Back in 1999, there was no heavy rock band more politically engaged than the nu-metal legends Rage Against The Machine, and they were sure to use their huge spotlight slot at Woodstock 1999 to make a political statement by burning the United States flag during their performance, enraging a certain spectrum of America’s conservative belt. A political statement that would burn on into the evening.
Celebrating Woodstock festival’s 30th birthday was meant to be a big, 200,000-person-strong party. But following a lack of toilets or drinking water, the huge event in Rome, New York, in 1999 is now seen as a shambolic failure. After the festival ended, the allegations of sexual abuse and the destruction of the event’s site became widespread and unavoidable, it was a shameful day for most involved. But not Rage Against the Machine.
It will go down in history as the year that “nu-metal” took over Woodstock’s peaceful site, with artists such as Limp Bizkit, Insane Clow Posse, Kid Rock, and Korn all filling the bill with some teenage angst and adding fuel to the already burning fire. Rage Against The Machine found themselves following Limp Bizkit’s violently visceral set and before Metallica’s huge headline set on the second night, July 24th, 1999. Not a great sandwich to be in.
While Fred Durst has historically been lambasted for encouraging the crowd’s increasingly violent temper, Rage Against The Machine would not be trying to calm anyone down with their own incendiary performance. While “nu-metal” may have been growing, Rage showed that they were every bit the Daddies of them all with a firey performance blast across the bouncing crowd.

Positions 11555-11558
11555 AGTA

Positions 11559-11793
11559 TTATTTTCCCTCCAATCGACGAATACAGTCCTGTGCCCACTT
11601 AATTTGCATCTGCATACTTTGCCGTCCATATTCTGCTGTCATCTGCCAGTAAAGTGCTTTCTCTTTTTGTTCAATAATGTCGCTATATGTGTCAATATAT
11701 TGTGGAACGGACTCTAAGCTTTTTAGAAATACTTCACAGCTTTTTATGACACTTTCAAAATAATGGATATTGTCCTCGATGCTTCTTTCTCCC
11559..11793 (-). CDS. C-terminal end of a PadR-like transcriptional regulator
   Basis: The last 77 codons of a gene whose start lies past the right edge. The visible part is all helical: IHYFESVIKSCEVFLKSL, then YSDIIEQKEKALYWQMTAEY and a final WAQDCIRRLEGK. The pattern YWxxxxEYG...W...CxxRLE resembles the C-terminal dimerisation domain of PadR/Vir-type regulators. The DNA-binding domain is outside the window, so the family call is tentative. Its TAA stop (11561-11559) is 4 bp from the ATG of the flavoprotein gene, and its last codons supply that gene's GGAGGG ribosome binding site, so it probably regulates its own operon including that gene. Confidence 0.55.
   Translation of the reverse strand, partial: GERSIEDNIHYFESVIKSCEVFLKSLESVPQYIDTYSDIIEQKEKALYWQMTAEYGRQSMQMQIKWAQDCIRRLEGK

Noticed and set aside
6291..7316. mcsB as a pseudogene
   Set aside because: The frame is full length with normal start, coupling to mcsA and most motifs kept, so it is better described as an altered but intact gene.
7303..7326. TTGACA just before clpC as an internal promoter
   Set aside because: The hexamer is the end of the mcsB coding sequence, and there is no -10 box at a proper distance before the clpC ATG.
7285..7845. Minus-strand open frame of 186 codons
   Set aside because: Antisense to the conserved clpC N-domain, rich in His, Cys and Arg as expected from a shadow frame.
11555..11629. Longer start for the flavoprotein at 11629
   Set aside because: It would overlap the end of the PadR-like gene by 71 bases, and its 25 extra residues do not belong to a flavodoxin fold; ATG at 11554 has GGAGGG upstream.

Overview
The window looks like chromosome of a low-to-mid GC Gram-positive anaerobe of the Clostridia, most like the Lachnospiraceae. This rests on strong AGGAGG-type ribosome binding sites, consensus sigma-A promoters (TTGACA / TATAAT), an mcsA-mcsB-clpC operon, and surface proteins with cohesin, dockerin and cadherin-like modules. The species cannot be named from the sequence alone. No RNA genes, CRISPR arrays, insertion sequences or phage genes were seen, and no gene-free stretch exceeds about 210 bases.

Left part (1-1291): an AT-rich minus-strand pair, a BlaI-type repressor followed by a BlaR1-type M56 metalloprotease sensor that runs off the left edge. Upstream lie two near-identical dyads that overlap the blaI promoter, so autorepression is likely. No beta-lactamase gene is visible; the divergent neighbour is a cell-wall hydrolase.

It was a performance that was charged with the band’s feverish spirit and a range of their impassioned anthems, culminating with the band’s iconic anti-establishment hit, ‘Killing in the Name’. The undisputed anti-establishment anthem saw a heaving crowd grow rowdier and rowdier as the climactic lines “Fuck you, I won’t do what you tell me!” beckoned with every passing note. But the band had another little surprise in store.
When Zack De La Rocha began the infamous lyrics in his usual whispered tones, bassist Tim Commerford broke away from the group and set alight the American flag that had previously been innocuously draped over their amps. The flag went up quickly and incited an already riotous crowd into a near-frenzy of rock and roll liberation.
It’s an act in America that is seen by many as hugely disrespectful and would’ve likely garnered the band a fair degree of unwanted attention from Middle America. In fact, a similar but far tamer stunt (hanging the flag upside down) had seen the group banned from SNL for life. But, by 1999, there was no band better at doing that than Rage Against The Machine. In fact, there’s nobody better today
Watch below as Rage Against The Machine burns an American flag during their Woodstock ’99 performance.